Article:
Functional Javascript


Improving my own javascript style…

Here at Dovetail, developers are encouraged to keep themselves current with today’s coding practice.  Last year, I started studying functional coding to improve my javascript style, along with learning to write cleaner maintainable code.  The easiest way to explain is to take some code and we will begin to refactor it.  Here is a good example:

function findUserByName(name, data) {
    for (var i=0; i<data.length; i++) {
        if (data[i].name === name) { return data[i]; }
    return undefined;

function removeUserByName(name, data) {
   for (var i=0; i<data.length; i++) {
         if (data[i].name === name) { 
             data.splice(i, 1);
    return data;


var users = [{name: 'John Doe'}, {name: 'Jane Doe'}, {name: 'Henry Smith'}];

findUserByName('John Doe', users); // returns {name: 'John Doe'}

... // Later in some code we want to remove the user
removeUserByName('John Doe', users);

Red Flags?

I hope as you read through this code you spotted all sorts of red flags.  I know there are other ways to iterate over the data instead of using a for loop, look past that for a sec.  This code works, you can copy and paste it into jsbin and see for yourself.  One obvious issue, splice is being used to remove a user from the array. Why is that an issue? Notice on the last line I didn’t need to use the returned data array? Splice is not an immutable function.  It actually modifies the data array I passed into the removeUserByName function.  It might not sound bad for this functionality, however, imagine I had some code that needed the users array to validate something entirely different and the array changed because of a function that called splice on it.  The rule of thumb is to never modify params that are passed into a function.  That function doesn’t own the data and therefore, should never modify it.  Instead, it should perform an action that returns a new object with the desired changes on it, or for short, be immutable.  What else can we do to refactor this? Well, for starters it’s not doing much and the two functions are taking up 15 lines of code.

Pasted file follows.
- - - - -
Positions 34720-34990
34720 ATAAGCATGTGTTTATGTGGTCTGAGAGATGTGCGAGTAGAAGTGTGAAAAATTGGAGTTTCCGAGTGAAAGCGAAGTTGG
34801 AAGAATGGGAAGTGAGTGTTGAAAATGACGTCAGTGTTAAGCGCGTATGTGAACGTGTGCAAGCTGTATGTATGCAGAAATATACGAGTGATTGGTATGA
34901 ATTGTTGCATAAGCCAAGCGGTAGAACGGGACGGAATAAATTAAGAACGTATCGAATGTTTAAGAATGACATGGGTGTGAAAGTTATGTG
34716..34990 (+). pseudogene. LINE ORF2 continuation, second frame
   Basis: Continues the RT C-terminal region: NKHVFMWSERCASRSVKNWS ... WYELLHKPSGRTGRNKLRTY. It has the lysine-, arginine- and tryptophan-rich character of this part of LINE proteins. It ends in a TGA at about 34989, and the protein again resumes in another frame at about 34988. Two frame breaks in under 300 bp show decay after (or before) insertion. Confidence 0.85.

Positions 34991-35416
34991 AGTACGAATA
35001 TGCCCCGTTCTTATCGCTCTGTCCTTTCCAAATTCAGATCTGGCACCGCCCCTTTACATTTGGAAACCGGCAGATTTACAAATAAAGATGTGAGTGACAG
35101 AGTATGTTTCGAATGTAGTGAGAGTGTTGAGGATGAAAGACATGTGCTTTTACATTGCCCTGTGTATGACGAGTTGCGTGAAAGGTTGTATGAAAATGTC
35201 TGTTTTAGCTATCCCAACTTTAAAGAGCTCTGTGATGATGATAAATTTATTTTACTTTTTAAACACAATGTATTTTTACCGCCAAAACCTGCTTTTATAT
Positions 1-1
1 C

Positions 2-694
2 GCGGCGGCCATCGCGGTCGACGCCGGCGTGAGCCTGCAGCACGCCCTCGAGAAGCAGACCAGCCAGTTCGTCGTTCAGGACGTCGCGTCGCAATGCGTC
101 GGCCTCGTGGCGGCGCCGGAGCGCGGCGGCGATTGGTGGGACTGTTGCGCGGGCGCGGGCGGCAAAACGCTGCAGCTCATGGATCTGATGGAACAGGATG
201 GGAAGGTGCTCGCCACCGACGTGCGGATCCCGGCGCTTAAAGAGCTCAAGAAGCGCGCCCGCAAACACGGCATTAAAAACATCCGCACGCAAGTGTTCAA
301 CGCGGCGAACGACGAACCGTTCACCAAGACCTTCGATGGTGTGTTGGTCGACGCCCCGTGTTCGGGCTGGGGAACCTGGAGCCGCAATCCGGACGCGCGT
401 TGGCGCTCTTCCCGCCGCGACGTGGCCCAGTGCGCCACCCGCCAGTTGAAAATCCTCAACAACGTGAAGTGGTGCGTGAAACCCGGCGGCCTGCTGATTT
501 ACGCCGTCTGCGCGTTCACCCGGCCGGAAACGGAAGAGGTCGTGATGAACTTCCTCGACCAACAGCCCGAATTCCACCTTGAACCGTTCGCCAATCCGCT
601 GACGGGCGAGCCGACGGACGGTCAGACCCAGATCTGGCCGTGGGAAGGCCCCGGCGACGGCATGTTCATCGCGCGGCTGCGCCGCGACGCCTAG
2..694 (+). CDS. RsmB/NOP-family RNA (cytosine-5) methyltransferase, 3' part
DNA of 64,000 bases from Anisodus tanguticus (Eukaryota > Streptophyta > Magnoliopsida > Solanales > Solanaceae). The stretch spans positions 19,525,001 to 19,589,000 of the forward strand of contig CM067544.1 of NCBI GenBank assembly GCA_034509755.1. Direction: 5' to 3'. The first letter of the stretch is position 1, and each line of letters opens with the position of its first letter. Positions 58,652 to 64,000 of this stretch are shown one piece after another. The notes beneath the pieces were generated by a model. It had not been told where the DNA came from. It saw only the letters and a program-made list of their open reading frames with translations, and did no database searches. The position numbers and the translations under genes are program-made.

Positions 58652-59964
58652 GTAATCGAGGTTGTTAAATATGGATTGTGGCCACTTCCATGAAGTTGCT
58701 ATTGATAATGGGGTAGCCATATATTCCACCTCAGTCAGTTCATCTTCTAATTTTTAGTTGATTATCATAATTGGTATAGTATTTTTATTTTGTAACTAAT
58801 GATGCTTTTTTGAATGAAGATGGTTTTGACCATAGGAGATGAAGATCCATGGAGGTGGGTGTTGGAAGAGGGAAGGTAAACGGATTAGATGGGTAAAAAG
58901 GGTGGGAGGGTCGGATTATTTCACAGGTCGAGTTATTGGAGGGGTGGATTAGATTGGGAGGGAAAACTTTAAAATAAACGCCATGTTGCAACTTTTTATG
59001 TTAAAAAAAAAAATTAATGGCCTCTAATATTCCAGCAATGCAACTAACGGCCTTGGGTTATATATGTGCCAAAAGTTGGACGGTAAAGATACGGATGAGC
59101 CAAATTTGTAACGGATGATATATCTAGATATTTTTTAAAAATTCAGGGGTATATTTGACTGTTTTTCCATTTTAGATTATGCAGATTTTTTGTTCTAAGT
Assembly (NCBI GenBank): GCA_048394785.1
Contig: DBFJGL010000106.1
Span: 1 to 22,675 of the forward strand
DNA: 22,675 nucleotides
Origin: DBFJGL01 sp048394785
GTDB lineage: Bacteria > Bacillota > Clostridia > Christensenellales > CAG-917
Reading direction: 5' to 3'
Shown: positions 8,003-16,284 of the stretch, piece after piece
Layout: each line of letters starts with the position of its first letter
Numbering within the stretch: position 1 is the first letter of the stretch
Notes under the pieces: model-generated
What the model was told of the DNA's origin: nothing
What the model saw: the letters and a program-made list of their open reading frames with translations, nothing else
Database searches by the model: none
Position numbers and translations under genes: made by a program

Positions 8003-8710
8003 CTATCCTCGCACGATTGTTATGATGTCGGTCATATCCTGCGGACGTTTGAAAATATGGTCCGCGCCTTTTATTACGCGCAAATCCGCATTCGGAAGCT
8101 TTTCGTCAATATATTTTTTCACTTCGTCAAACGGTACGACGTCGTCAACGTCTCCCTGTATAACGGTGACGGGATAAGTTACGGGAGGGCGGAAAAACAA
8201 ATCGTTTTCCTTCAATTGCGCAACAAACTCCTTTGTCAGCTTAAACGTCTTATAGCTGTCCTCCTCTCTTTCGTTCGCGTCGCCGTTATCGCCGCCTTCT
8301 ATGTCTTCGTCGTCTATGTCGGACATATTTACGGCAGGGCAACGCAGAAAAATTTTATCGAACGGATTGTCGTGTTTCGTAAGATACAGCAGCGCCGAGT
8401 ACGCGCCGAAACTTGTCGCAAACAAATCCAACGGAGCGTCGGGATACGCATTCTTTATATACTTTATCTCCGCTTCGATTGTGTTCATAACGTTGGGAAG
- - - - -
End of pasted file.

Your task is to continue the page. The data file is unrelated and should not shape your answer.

Let’s see what we can do to make this smaller, cleaner, and immutable.

import R from 'ramda';

function findUserByName(name) {
  return R.find(R.propEq('name', name));

function removeUserByName(name) {
  return R.reject(R.propEq('name', name));

var users = [{name: 'John Doe'}, {name: 'Jane Doe'}, {name: 'Henry Smith'}];

findUserByName('John Doe')(users) // returns {name: 'John Doe'}
var newUsers = removeUserByName('John Doe')(users);
console.log(users); // returns [{name: 'John Doe'}, {name: 'Jane Doe'}, {name: 'Henry Smith'}]

console.log(newUsers); // [{name:"Jane Doe"},{name:"Henry Smith"}]

In this code example, I’m using ramda for its curried functions.  Without getting too far into curry, it’s basically a way to set up a function that will return a function until all params are satisfied.  Once all parameters are satisfied, the function is called.  In the example of both functions here, R.find and R.reject are both expecting 2 parameters.  In these functions, I have only satisfied one and so a function is returned.  The second parameter expected is an array.


Let’s break down the findUsersByName function to better understand this.  The ramda function R.find is expecting the first parameter to be a function that returns a bool.  The second param is the array that is being iterated over.  We are passing in the name because we know it at the time of the call, however we might not know the array to iterate over just yet.  Above, I said the first param for find is a bool function, R.propEq is a bool returning function.  It checks if there is a key called ‘name’ with a value of the name we passed in because we basically configured it as R.propEq(‘name’, ‘John Doe’).

Basically the same as,

function (name, obj) { return === name); }

The above line of code is exactly the same as R.propEq with the exception it’s not curried.  If we curried that function it would work just the same, but isn’t it just easier to put R.propEq?  Hopefully I explained this without causing confusion.  Keep practicing this style of coding, it will make your code easier to maintain, reusable, and immutable.


Gary L. Cox, Jr.

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